Monday, September 25, 2023

VanRail 2023

This year has seen the return of regional operating events.   We held WOOPS in early June.  Our friends to the north just held VanRail, an operating event in the greater Vancouver, BC, area.  Along with a couple of my regular operating crewmembers, I was fortunate to gain an invitation to this year’s event in Vancouver.  I seized upon that invitation rapidly and enthusiastically, as my prior excursions north found great operating model railroads mixed with superb hospitality and an enthusiastic group of fellow Boomer-operators.   

VanRail is organized as a three-day event, with Boomers such as myself scheduled to operate on a railroad a day.  This year I put bids in for two repeats (for me) and had one additional layout assigned.  All three provided great operating experiences.


My first layout operation was a repeat with Mike Chandler and his Western Midland Railroad.  Mike built his layout using a plan from an old Model Railroader.  His execution (construction and modelling) is superb, befitting his Master Model Railroader ® status.  Mike adds to this physical plant with a well-run Timetable and Train Order (TT&TO) operating scheme.  He uses a retired Dispatcher (Train Controller) working remotely from Calgary!  During my previous time on Mike’s railroad, I took a turn as a Train Order Operator—a different experience in Canada as there are different practices with transmitting and reading back train orders there.  This time, I drew the lowest-ranked card in the crew assignment draw for train crews.  That worked out well for me, as I still ran a pair of trains over the railroad and thoroughly enjoyed the experience. 


Mike Chandler is on the Trainline (Dispatcher phone system) while Java Yardmaster Brian K. looks on.  The end point yards of Mike’s layout uses engine facilities and the roundhouse in common.  Aurora is in the foreground and Java is in the rear.


Neral on the Western Midland RR.  The level of modelling is very high!


My second day layout assignment was on Doug Hicks’ British Columbia Railway (BCR) Squamish Subdivision—the southern portion of the BCR.  Doug worked for BCR, so he has captured something in model form he knew well.  Doug has crammed an amazing amount of railroad onto two decks in a small space (about 14x16 feet).  Although it might appear crowded, our five-man crew (plus a separate Dispatcher) seemed to do well in the aisles.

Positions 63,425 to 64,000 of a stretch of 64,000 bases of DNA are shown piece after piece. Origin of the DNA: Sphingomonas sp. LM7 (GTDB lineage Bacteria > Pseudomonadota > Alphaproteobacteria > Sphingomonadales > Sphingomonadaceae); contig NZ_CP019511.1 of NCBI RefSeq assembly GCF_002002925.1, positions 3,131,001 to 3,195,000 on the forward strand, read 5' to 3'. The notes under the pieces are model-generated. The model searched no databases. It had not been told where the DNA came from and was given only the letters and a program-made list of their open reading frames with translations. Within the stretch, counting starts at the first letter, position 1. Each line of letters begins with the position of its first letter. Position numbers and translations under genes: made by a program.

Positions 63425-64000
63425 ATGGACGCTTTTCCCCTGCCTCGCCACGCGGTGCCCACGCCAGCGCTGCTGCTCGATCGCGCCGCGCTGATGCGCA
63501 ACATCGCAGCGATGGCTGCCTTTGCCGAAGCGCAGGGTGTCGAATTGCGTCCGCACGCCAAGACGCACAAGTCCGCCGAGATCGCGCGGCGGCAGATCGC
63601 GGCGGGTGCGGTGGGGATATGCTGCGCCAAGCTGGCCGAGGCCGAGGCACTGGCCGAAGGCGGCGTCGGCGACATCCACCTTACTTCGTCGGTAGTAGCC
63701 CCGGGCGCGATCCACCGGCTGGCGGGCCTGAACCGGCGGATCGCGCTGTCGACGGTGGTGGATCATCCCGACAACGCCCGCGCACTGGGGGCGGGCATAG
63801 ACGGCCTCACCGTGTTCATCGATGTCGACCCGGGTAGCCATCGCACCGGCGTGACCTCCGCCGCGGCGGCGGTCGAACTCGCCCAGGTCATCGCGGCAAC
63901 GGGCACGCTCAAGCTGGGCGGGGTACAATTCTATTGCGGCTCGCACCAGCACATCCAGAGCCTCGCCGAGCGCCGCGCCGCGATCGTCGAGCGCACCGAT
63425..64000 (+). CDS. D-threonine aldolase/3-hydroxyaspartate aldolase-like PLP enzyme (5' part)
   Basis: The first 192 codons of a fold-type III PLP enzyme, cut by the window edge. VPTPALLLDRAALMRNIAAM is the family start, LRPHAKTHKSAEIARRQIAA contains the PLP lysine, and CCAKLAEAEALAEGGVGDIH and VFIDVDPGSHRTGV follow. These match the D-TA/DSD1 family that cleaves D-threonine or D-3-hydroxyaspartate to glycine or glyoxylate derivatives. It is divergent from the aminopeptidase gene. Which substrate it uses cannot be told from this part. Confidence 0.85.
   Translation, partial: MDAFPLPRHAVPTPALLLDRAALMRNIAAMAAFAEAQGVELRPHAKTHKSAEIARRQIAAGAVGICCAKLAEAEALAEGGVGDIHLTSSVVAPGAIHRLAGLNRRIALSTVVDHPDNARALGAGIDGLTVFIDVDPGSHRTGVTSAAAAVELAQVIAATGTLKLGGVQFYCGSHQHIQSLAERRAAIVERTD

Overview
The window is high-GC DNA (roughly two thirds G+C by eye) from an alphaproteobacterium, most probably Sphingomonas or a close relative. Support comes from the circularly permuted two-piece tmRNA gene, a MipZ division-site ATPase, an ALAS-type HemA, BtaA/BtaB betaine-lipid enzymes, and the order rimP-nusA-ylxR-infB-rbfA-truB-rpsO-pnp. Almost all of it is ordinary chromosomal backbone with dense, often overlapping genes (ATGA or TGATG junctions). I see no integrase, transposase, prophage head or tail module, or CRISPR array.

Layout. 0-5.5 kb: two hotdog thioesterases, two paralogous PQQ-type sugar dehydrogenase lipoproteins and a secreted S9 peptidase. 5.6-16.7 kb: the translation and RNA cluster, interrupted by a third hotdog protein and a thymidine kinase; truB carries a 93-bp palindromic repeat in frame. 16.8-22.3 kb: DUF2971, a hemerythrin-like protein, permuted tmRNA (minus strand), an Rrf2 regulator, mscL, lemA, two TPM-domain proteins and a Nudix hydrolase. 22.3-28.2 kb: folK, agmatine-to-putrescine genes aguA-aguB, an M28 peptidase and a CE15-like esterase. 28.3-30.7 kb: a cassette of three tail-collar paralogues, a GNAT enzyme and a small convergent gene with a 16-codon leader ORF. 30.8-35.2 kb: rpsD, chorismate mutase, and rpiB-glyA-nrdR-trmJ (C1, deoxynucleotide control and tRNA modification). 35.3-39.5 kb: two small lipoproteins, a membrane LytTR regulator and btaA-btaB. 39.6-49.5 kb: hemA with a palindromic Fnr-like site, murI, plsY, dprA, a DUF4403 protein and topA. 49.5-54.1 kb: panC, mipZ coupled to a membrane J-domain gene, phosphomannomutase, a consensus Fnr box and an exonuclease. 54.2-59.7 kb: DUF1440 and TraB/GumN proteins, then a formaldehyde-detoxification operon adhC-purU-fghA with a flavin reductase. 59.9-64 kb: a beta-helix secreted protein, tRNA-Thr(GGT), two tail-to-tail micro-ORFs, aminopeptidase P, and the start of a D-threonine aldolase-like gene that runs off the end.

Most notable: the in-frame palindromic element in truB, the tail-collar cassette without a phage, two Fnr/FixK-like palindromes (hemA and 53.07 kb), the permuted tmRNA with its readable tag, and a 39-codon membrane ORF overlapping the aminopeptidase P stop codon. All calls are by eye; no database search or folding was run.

Dave H. works the North Vancouver Yard as Dispatcher Victor G. looks on.  North Van juts out of the main layout space, providing more operating room for all.


Interior of the layout room.  Multiple levels are managed by putting operators on the lower level onto rolling stools.


Pemberton on the upper deck.  Doug posts photos of the actual locations modeled.  The model does justice to the prototype, albeit compressed to fit into the space available.


Once again, I thoroughly enjoyed my time on Doug Hicks’ railroad.  I also picked up an idea for showing the selected route through complex switch-work that will be applied to my own railroad.  Thanks Doug!


My final layout operation was on Scott Calvert’s Canadian Pacific Boundary Subdivision.  This also was a repeat operation for me, though each experience is unique.  Once again, I drew the low card in the train crew pool, but still had a great time.  My initial assignment had me run light pushers (helpers) down from their base at Farron to Castlegar—much of the completed mountain part of the railroad.  I tucked my locomotives out of the way and moved on to a new assignment working with the Great Northern Interchange run out of the big CP yard at Nelson, BC.  That took me off the Canadian Pacific to work a GN station on my way to staging (connection to the rest of the GN in Washington state).  Finally, I returned to my pushers at Castlegar to help a train up the mountain grade to Farron.  Scott’s railroad is similarly-sized to mine and we have shared construction ideas through the years.  It was great to have an opportunity to operate there again.


The pusher (helper) station at Farron—the top of the mountain grade.


Operations at Nelson.  Overhead is a continuation of the other side of the mountain grade, with Farron barely visible on the right


The GN station of Salmo is on the lower level at right.  Castlegar is in the distance, center.


Scott updates his operating plan for our session, using “available” space at Nelson.


A group photo with the Boomer operators and most of the local support crew at Scott Calvert’s layout.  The smiles reflect all of us after three days of wonderful model railroad operating and great collegiality.